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Mother’s milk, delayed solids: Food allergy prevention standards, but we can always learn from new data

 This month’s issue of the Journal of Allergy and Clinical Immunology has a symposium on food allergy.

Until recently it has been recommended that a good strategy to reduce risk of children developing food allergy was to promote exclusive nursing as a food source, to have the mother avoid highly allergenic foods and to delay weaning with introduction of solid foods.

However, despite the implementation of this approach in a number of countries in Asia, Europe and North and South America, there has been no reduction in the incidence of food allergy. The recommendations were made based on individual facts that are true, but that unfortunately do not lead to the desired outcome.

It is definitely true that mother’s milk is the best and most complete of infant nutrition. It is also true that mother’s milk contains a host of proteins and immune globulins that provide protective immunity to the infant. It is also true that early exposure to foods other than mother’s milk can lead to the development of food allergy.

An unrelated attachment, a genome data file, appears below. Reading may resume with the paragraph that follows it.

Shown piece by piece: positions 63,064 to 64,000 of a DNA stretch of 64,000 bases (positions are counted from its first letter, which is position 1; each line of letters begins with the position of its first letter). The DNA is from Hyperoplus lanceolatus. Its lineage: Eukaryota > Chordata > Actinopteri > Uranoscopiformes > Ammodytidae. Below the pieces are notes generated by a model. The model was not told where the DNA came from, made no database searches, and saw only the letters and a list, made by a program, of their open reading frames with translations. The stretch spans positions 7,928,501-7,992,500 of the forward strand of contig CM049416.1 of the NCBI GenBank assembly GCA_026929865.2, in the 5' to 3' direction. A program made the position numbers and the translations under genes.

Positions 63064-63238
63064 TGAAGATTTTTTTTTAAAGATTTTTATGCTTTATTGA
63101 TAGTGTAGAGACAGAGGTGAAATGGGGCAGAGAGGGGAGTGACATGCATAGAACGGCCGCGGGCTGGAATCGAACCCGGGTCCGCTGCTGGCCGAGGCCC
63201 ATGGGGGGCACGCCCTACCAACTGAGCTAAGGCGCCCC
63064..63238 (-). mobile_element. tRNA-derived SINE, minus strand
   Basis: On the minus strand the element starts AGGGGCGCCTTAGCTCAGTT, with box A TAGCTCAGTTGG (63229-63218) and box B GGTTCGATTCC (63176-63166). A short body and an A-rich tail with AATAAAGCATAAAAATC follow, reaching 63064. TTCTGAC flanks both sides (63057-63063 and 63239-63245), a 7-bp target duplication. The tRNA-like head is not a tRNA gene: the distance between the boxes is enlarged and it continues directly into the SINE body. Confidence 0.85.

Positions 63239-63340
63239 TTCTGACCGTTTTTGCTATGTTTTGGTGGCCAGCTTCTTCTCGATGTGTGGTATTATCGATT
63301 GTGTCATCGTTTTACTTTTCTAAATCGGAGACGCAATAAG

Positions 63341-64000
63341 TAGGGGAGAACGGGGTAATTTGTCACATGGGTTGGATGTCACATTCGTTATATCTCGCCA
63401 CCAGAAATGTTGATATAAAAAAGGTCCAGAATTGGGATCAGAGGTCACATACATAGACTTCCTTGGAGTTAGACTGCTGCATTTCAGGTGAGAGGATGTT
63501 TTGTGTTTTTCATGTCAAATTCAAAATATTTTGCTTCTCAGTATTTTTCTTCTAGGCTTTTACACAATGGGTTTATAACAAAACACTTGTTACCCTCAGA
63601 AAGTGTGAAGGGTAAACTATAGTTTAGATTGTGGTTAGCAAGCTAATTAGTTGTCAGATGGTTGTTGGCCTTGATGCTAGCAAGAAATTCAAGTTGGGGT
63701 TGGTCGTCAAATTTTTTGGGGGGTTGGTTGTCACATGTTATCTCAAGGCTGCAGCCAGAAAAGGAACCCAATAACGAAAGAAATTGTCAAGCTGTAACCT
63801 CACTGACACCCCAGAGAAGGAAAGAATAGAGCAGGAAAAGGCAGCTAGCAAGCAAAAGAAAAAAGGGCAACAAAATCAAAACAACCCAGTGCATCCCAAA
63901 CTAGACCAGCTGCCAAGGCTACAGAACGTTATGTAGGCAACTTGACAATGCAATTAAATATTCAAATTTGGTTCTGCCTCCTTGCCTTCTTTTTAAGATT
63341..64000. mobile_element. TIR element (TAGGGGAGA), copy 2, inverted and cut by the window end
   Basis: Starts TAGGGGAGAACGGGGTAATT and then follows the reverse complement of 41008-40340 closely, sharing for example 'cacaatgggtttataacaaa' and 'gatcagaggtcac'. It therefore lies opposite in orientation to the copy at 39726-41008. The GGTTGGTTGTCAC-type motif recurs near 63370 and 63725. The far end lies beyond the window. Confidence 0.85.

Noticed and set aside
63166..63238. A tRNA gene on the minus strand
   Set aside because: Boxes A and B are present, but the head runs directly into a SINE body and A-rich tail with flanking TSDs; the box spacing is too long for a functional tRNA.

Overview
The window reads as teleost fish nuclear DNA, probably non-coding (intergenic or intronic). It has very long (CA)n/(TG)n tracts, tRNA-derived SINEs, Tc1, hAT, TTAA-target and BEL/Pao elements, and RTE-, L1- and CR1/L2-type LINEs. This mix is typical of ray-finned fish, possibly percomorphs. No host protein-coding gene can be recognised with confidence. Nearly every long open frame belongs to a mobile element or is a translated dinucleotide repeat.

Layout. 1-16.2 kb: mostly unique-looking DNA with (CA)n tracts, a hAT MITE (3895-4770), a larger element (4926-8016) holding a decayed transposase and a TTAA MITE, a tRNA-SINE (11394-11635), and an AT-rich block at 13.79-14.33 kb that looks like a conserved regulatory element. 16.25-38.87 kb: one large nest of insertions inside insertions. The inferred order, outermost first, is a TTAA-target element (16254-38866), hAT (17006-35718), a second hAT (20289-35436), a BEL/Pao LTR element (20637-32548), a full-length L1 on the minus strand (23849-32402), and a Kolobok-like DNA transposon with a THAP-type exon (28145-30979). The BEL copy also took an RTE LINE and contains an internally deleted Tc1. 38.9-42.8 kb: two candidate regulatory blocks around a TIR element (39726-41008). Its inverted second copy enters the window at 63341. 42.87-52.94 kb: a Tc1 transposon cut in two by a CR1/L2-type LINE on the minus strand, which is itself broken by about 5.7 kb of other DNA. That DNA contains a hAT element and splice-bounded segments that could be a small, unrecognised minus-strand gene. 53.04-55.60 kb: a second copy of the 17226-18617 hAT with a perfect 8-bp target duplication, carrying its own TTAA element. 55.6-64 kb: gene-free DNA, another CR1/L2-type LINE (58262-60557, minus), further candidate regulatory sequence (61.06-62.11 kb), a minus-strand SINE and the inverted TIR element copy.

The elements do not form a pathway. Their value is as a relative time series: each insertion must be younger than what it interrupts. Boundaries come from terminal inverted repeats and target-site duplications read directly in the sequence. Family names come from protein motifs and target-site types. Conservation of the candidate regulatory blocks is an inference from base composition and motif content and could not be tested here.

From all these facts it was assumed the feeding recommendations also would be the best course to follow.

Once the potential benefit of this dietary approach was actually studied however, it was quickly learned that it did not provide the desired results. As it turns out a crucial fact that was previously unknown makes a pivotal difference.

If infants have early exposure to non-breast milk foods through skin contact, this is what leads to allergic sensitization. This has been born out in animal model research. Paradoxically, the food allergy development through skin contact can actually be prevented by early oral exposure to the food, e.g., from parents’ hands, kisses, etc. A good example of this phenomenon has actually been recognized for quite some time and it has to do with nickel allergy.

If a child’s first exposure to nickel is from pierced ears (skin exposure), there is up to a 40 percent chance of the child developing nickel allergy. If, on the other hand the child has oral nickel exposure from placement of orthodontic braces prior to ear piercing, the risk of nickel allergy is almost zero.

At this point in time the American Academy of Allergy has no specific recommendation. There are, however, numerous randomized controlled studies that are being conducted comparing the early exposure to foods such as peanut, milk, wheat and egg versus strict avoidance of these foods. Such studies will lead to a new evidence-based recommendation on how to prevent food allergy.